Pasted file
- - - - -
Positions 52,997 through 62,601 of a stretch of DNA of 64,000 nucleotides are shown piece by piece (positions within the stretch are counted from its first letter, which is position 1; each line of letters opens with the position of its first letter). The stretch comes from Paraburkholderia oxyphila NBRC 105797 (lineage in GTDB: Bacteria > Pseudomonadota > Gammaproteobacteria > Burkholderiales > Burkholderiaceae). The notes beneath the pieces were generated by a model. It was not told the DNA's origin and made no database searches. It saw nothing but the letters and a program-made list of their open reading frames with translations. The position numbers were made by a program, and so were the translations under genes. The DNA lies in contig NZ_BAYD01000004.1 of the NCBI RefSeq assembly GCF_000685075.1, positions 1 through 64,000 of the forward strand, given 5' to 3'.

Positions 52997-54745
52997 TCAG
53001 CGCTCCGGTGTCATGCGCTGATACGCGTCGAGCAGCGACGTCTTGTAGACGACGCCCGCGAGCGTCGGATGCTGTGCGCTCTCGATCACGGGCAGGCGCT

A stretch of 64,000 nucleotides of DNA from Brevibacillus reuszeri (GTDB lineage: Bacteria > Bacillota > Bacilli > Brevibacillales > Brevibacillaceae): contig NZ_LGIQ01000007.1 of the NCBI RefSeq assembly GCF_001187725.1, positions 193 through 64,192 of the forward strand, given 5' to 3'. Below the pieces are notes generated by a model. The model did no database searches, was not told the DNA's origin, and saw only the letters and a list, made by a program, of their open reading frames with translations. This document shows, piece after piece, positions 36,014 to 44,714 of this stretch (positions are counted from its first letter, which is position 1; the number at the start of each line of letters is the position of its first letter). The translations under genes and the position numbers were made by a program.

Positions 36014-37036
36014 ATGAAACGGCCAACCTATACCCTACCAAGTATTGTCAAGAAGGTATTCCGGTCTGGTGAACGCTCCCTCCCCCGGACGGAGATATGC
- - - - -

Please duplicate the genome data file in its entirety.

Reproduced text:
Positions 52,997 through 62,601 of a stretch of DNA of 64,000 nucleotides are shown piece by piece (positions within the stretch are counted from its first letter, which is position 1; each line of letters opens with the position of its first letter). The stretch comes from Paraburkholderia oxyphila NBRC 105797 (lineage in GTDB: Bacteria > Pseudomonadota > Gammaproteobacteria > Burkholderiales > Burkholderiaceae). The notes beneath the pieces were generated by a model. It was not told the DNA's origin and made no database searches. It saw nothing but the letters and a program-made list of their open reading frames with translations. The position numbers were made by a program, and so were the translations under genes. The DNA lies in contig NZ_BAYD01000004.1 of the NCBI RefSeq assembly GCF_000685075.1, positions 1 through 64,000 of the forward strand, given 5' to 3'.

Positions 52997-54745
52997 TCAG
53001 CGCTCCGGTGTCATGCGCTGATACGCGTCGAGCAGCGACGTCTTGTAGACGACGCCCGCGAGCGTCGGATGCTGTGCGCTCTCGATCACGGGCAGGCGCT

A stretch of 64,000 nucleotides of DNA from Brevibacillus reuszeri (GTDB lineage: Bacteria > Bacillota > Bacilli > Brevibacillales > Brevibacillaceae): contig NZ_LGIQ01000007.1 of the NCBI RefSeq assembly GCF_001187725.1, positions 193 through 64,192 of the forward strand, given 5' to 3'. Below the pieces are notes generated by a model. The model did no database searches, was not told the DNA's origin, and saw only the letters and a list, made by a program, of their open reading frames with translations. This document shows, piece after piece, positions 36,014 to 44,714 of this stretch (positions are counted from its first letter, which is position 1; the number at the start of each line of letters is the position of its first letter). The translations under genes and the position numbers were made by a program.

Positions 36014-37036
36014 ATGAAACGGCCAACCTATACCCTACCAAGTATTGTCAAGAAGGTATTCCGGTCTGGTGAACGCTCCCTCCCCCGGACGGAGATATGC